SatDNAs do not code for proteins and have been traditionally viewed as “junk DNAs.” However, there is a growing number of studies showing satDNA transcription activity from yeast to mammals, and the biological function of these transcripts has now started to be appreciated. For example, satDNA transcripts were shown to be involved in heterochromatin assembly, kinetochore formation, and gene regulation (reviewed by Biscotti et al. 2015; Ferreira et al. 2015). Moreover, transcription of satDNAs is usually gender or stage specific and is often associated with differentiation and development (Usakin et al. 2007; Pecinka et al. 2010).
Herein, we investigated whether the satDNAs that we analyzed are transcribed by mapping the satDNA consensus sequences on the available RNA-seq data from D. buzzatii and D. mojavensis (Guillén et al. 2015; Rius et al. 2016). Read counts were calculated for embryos, third-staged larvae, pupae, and for male and female adult carcasses (Figure 8) (see Materials and Methods).
Our analysis did not identify transcripts from the most abundant satDNAs in the genome of D. buzzatii and D. mojavensis, pBuM and CDSTR130, respectively. As discussed previously, both are the main candidates for centromeric function in these species. This result was unexpected because previous studies in D. melanogaster showed that centromeric satellite RNAs in the form of long polyadenylated products play an important role in the formation of the kinetochore (Topp et al. 2004; Chan et al. 2012; Rošić et al. 2014). However, our results do not exclude the possibility that pBuM and CDSTR130 are transcribed. In this case, the absence of satDNA transcripts may be related to the methodology used for RNA extraction that preferentially captures poly(A) sequences. For example, satDNA transcripts of D. melanogaster involve non-coding RNAs that do not have poly(A) tails (Usakin et al. 2007).
Conversely, in all five analyzed tissues we detected transcripts derived from the CDSTR198 satDNA of D. buzzatii and from the pBuM satDNA of D. mojavensis. In both cases, the transcripts were particularly abundant in tissues from pupae and males. Interestingly, these two satDNAs are located in different genomic environments: while CDSTR198 arrays are located at several euchromatic loci (including some close to genes; Table S7 in File S1) in several D. buzzatii chromosomes, pBuM is exclusively located in the heterochromatic microchromosome of D. mojavensis (Figure 9). Future studies will be needed to address whether these transcripts participate in chromatin modulation and/or if they affect the transcription of neighboring genes, as observed for satDNA transcripts of Drosophila and other organisms (Menon et al. 2014; Feliciello et al. 2015).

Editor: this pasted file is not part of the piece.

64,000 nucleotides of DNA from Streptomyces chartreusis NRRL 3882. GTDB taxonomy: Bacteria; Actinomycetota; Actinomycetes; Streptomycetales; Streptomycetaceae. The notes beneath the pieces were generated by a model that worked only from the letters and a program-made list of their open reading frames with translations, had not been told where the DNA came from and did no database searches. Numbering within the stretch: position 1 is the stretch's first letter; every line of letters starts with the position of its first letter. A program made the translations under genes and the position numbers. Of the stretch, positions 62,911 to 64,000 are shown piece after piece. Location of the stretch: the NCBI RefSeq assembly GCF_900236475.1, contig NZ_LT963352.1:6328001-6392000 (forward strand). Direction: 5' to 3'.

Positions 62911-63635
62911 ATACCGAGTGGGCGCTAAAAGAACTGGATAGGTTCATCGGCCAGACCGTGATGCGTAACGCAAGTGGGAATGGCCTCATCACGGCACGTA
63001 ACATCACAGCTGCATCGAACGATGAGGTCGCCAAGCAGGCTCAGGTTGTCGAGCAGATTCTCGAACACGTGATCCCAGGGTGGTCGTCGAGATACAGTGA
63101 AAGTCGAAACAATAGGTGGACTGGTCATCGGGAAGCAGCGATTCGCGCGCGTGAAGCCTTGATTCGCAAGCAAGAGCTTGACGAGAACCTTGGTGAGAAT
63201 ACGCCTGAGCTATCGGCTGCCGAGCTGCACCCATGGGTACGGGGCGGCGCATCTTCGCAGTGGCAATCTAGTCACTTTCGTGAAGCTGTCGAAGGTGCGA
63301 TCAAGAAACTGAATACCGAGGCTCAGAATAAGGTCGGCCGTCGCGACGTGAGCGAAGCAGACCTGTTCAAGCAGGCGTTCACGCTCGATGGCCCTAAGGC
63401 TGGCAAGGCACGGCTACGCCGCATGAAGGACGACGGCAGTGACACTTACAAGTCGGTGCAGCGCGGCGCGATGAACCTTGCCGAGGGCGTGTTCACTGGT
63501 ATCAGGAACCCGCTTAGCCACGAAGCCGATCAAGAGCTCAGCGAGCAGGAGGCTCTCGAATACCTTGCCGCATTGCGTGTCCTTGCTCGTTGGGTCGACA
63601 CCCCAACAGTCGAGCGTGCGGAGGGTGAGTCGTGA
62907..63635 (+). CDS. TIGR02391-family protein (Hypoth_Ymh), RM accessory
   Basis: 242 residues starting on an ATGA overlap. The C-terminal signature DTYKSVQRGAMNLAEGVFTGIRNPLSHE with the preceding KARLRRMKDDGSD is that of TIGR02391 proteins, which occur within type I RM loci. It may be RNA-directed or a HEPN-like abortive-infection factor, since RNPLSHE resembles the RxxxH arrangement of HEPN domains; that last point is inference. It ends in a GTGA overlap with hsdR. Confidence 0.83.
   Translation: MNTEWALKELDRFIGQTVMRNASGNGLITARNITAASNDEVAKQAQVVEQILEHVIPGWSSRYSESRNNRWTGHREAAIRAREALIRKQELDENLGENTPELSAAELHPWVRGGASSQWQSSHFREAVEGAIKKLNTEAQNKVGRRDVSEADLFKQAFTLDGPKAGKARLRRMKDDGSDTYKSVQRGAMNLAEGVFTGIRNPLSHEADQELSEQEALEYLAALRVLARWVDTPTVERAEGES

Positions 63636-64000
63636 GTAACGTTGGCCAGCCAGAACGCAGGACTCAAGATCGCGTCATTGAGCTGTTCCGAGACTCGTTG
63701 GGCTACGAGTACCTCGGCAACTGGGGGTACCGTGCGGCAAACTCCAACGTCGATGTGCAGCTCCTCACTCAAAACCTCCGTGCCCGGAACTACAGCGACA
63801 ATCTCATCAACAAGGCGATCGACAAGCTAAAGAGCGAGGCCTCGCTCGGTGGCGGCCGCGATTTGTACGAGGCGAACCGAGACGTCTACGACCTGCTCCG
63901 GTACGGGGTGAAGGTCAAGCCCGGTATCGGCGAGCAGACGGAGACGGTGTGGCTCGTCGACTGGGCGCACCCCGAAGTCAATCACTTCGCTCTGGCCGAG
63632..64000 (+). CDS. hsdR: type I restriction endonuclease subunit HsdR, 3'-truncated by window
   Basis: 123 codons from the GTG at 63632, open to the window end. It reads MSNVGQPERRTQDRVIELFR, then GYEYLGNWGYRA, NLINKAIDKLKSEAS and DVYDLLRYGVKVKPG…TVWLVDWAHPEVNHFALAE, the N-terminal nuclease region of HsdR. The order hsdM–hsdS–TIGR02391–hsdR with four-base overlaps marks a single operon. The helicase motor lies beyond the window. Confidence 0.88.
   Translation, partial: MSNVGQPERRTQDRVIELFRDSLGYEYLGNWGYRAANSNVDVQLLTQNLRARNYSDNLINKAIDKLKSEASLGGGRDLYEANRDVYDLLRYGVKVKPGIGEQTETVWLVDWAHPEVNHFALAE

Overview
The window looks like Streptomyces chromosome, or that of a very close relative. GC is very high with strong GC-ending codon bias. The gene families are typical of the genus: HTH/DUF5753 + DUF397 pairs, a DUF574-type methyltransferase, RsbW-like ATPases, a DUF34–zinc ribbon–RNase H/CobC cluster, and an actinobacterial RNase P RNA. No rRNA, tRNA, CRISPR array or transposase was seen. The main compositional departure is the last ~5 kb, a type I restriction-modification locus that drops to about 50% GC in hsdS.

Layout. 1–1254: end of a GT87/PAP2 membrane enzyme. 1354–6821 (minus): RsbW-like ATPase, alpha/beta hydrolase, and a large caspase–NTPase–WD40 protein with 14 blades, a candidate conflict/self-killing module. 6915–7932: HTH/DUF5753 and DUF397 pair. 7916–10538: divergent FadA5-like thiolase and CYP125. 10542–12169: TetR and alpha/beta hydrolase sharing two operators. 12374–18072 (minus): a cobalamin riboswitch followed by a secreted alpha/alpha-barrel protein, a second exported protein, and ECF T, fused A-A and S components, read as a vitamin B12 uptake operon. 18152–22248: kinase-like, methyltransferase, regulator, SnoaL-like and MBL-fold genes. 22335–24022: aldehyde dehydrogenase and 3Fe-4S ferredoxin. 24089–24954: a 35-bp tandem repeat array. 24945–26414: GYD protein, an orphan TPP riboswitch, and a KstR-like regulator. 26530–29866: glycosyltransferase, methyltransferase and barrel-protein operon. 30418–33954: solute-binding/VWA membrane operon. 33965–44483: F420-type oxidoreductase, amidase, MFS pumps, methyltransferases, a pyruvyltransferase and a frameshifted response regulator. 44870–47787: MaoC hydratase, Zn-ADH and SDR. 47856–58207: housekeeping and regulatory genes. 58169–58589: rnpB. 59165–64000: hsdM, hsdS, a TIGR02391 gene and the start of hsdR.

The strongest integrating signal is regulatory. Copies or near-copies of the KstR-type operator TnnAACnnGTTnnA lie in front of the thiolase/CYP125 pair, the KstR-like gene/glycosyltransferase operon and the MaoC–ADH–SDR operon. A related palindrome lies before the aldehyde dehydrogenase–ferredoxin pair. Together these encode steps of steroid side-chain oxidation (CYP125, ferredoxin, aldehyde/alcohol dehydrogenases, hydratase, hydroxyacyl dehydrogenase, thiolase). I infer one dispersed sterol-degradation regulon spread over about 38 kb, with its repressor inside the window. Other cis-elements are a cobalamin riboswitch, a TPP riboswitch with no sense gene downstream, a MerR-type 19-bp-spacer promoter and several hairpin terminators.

Supplemental material is available online at www.g3journal.org/lookup/suppl/doi:10.1534/g3.117.042093/-/DC1.
We are grateful to Alfredo Ruiz (Universitat Autònoma de Barcelona) for several insightful discussions during different stages of this work and also for sharing the RNA-seq data we used. We thank Guilherme Borges Dias (Universidade Federal de Minas Gerais) for sequencing D. seriema. We also thank A. Bernardo Carvalho (Universidade Federal do Rio de Janeiro) for kindly sharing the D. mojavensis sequencing data with us. Genomic DNA quality control, library preparation, and sequencing were conducted at the Laboratório de Biotecnologia e Marcadores Moleculares of the Universidade Federal de Minas Gerais, with the aid of Anderson Oliveira do Carmo, Ana Paula Vimieiro Martins, and Evanguedes Kalapothakis. This work was supported by a grant from Fundação de Amparo à Pesquisa do Estado de Minas Gerais (grant number APQ-01563-14) to G.C.S.K. L.G.d.L. was supported with a doctoral fellowship from Coordenação de Aperfeiçoamento de Pessoal de Nível Superior (CAPES). Funding for sequencing was provided by the CAPES – Programa de Excelência Acadêmica (PROEX) – to Programa de Pós Graduação em Genética da Universidade Federal de Minas Gerais (process CAPES/PROEX 0529/2014).
Communicating editor: B. Oliver